Illuminae2015single work novel science fiction young adult
'This morning, Kady thought breaking up with Ezra was the hardest thing she’d have to do.
'This afternoon, her planet was invaded.
'The year is 2575, and two rival megacorporations are at war over a planet that’s little more than an ice-covered speck at the edge of the universe. Too bad nobody thought to warn the people living on it. With enemy fire raining down on them, Kady and Ezra—who are barely even talking to each other—are forced to fight their way onto one of the evacuating fleet, with an enemy warship in hot pursuit.
'But their problems are just getting started. A deadly plague has broken out and is mutating, with terrifying results; the fleet’s AI, which should be protecting them, may actually be their enemy; and nobody in charge will say what’s really going on. As Kady hacks into a tangled web of data to find the truth, it’s clear only one person can help her bring it all to light: the ex-boyfriend she swore she’d never speak to again!
'Told through a fascinating dossier of hacked documents—including emails, schematics, military files, IMs, medical reports, interviews, and more—Illuminae is the first book in a heart-stopping, high-octane trilogy about lives interrupted, the price of truth, and the courage of everyday heroes.'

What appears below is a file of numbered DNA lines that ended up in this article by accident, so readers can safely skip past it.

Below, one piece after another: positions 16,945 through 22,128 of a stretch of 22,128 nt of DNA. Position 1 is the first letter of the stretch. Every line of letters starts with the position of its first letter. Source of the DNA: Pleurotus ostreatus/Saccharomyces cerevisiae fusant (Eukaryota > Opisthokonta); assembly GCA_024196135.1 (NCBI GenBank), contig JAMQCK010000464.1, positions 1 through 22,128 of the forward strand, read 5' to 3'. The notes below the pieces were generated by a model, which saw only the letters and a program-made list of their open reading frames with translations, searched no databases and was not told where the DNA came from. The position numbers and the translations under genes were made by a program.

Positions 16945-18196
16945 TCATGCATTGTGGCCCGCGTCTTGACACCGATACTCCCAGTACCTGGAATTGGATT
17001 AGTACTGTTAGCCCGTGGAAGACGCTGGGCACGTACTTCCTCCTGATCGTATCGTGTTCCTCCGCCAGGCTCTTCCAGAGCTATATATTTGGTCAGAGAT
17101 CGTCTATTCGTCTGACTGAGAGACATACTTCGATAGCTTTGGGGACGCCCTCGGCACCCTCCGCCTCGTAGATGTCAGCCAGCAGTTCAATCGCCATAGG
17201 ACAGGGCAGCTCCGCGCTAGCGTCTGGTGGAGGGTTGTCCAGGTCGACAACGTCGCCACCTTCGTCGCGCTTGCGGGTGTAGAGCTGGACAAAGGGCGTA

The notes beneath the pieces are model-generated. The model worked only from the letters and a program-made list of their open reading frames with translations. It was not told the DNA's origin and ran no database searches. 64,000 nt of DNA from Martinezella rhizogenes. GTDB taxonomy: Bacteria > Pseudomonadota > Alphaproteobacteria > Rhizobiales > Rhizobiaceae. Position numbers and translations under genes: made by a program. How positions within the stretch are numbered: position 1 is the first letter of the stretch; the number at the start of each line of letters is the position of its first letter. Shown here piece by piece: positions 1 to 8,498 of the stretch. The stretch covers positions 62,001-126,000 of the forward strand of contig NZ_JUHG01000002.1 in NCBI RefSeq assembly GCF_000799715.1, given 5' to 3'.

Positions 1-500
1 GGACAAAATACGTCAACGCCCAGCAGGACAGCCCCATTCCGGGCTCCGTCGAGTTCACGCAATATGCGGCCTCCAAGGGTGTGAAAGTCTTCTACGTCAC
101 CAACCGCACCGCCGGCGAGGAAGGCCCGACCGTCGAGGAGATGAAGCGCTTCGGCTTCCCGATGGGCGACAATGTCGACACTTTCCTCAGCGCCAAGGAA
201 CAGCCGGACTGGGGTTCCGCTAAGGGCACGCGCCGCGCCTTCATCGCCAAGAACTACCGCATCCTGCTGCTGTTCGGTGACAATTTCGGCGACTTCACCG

'Your blood-red skies are filled with smoke. Your bleach-white histories with lies. You walk sleeping. Wake senseless. Breathing deep of toxic blooms and forgetting all that has gone before. But I remember.
'I remember when two brothers waged bloody war over the right to sit in their father’s empty chair. I remember when orphaned twins faced each other across a field of crimson and steel, the fate of the Shima Shōgunate hanging in the poisoned sky between them.
'I remember when a blind boy stood before a court of storms and talons, armed only with a thin sword and a muttered prophecy and a desperate dream of saving the world.
'I remember when the skies above Shima were not red, but blue. Filled with thunder tigers. I remember when they left you. And I remember why. Let me tell you, monkey-child.'